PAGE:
Over the previous weeks, as the Bush administration made its far-fetched case for war, that sense of outrage I had discovered in the Nixon years caught fire as never before and finally found an outlet for expression. I joined millions around the world marching in the streets, protesting the run-up to the invasion of Iraq. But this wasn’t just the realization of a childhood fantasy. This time, I was informed. Not for a moment did I believe that the looming mushroom clouds, ominously invoked in unison by Bush and Cheney and Rice, were anything but a willful delusion — if not a cynical manipulation of our vulnerability and fear of future attacks. But the massive protests failed to halt the crusade; in fact, Bush seemed to welcome the vast scale of resistance (bring it on), allowing him to display his resolve in his reckless rush to war. And so I wept in my car, anticipating the devastation that would come. This rawness was short-lived, however; the sense of helplessness and futility was too big to contain, and gave way to bitterness and resignation. No more tears. Not till November, 2008.

In the early days of the Obama campaign, when I was first dazzled by his eloquence, I didn’t trust my response. Could this be optimism? Hopefulness? Exhilaration? It seemed so incredibly na├»ve. But then I literally had to ask myself “what’s wrong with being inspired?” And so I let myself be moved. Moved to exuberance throughout the campaign, moved to tears of joy on election night, celebrating along with so many millions of others this shining moment in our history. It was electric, astonishing. What if we all dared to care and dream and stake our claim in the impossibly possible? Now we knew. It felt like coming home — but to somewhere I had never been before.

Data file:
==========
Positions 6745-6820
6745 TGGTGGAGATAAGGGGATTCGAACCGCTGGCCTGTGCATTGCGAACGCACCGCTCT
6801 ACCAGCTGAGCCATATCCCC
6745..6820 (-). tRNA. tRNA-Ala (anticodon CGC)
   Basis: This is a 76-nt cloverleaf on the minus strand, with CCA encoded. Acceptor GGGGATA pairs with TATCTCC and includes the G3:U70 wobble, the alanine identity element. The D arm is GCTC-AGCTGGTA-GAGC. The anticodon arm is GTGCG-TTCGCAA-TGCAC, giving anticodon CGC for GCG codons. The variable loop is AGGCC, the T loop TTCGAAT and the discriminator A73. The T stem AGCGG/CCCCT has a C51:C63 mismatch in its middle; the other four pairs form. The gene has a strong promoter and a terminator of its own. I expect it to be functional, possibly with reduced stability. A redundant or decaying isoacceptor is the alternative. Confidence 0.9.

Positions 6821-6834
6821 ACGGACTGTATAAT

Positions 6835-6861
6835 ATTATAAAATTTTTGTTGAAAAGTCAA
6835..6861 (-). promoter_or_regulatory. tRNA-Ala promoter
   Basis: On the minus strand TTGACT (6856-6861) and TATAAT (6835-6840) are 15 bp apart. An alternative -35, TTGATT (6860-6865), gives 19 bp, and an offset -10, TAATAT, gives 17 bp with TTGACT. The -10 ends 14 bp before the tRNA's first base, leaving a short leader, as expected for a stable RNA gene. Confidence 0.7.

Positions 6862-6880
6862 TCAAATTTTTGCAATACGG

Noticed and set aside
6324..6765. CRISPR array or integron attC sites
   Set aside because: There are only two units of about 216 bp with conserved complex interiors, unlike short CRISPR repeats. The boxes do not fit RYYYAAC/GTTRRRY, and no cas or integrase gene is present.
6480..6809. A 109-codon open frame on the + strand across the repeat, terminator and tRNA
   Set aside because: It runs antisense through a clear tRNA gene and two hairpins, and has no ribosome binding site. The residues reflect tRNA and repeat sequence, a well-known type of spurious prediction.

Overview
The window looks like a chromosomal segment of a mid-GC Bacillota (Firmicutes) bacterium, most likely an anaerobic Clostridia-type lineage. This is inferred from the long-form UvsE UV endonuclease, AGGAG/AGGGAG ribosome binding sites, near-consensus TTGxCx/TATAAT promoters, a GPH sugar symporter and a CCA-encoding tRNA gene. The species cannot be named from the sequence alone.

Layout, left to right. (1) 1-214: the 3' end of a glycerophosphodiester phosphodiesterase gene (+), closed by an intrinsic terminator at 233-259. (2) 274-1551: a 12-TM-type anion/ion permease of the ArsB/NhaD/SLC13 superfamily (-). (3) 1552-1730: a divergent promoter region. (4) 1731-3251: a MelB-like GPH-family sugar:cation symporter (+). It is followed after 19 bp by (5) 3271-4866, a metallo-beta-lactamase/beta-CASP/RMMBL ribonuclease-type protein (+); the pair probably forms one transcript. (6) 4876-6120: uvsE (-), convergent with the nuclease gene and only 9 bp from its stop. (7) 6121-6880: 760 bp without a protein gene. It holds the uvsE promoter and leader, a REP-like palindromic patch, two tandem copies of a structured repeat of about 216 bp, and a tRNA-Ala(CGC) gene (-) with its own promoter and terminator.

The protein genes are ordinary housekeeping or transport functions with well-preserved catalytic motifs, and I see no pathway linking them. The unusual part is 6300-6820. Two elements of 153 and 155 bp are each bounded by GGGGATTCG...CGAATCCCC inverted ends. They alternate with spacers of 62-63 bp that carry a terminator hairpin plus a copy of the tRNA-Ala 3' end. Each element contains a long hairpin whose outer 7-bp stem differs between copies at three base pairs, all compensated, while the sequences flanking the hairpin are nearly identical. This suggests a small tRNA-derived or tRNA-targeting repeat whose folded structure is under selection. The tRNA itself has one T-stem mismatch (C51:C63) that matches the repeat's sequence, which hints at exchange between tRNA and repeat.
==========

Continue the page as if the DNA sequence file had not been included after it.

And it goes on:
And yet I was a raw nerve, too.

Just after Obama’s election, George Bush appeared before the press to declare, among other things, that he would make history by leaving his successor two active wars. His tone and body language suggested the profundity of the moment, the awesome weight of responsibility — and the absurdity of this struck like a dagger to the heart. There wouldn’t be two wars had he not arrogantly agitated for Iraq; there would be only Afghanistan, and maybe not even that had he prosecuted that war with sufficient commitment and integrity. A legacy of two unfinished wars does not signify greatness. It is not a point of pride. It is an open wound.

Bush reminded us, too, that he’s a “wartime president” — and even though I had heard him use this self-aggrandizing phrase before, it was a fresh blow in my vulnerable state. The tone-deafness of it: As if wartime is something he has honorably navigated. As if this particular wartime has not been a catastrophe, the direct result of his failed leadership.

It hit full force then: the heartbreak. I found myself sobbing at the spectacle of this cluelessness. The forced language of legacy-making. The incalculable human cost.

They crashed into each other, a train wreck, and I wept for all that’s been lost and shattered and ruined, lives, families, futures, the divisiveness at home, the chaos abroad, the shameless disrespect of our intelligence and trust. Then and now. I let the full weight of it in because I could now afford to bear it, because this particular train wreck was all but over, ready to be cleared. The grieving went on for days, not continuously but always ready to be tapped, the tender core of it: We deserved so much better.

It’s safe to come out now, is what Obama’s inauguration will mean to me. “Safe” may seem a fragile commodity in the world awash in crises, economic and otherwise. But there’s a more elemental kind of safety, I believe: the security in knowing we are now in the hands of a leader with wisdom, maturity and heart — whose vision inspires confidence, whose authority we can trust. And it’s not just the man himself; it’s the millions upon millions who elected him. We have affirmed, together, that this is what we want, and this collective wisdom is a comfort and a blessing, too, a redemption. I feel as if I’ve found something I lost a long time ago.

And so I’m ready. Maybe we’re all ready. To move on.

Thank you for the opportunity to put this into words.

Lisa Raleigh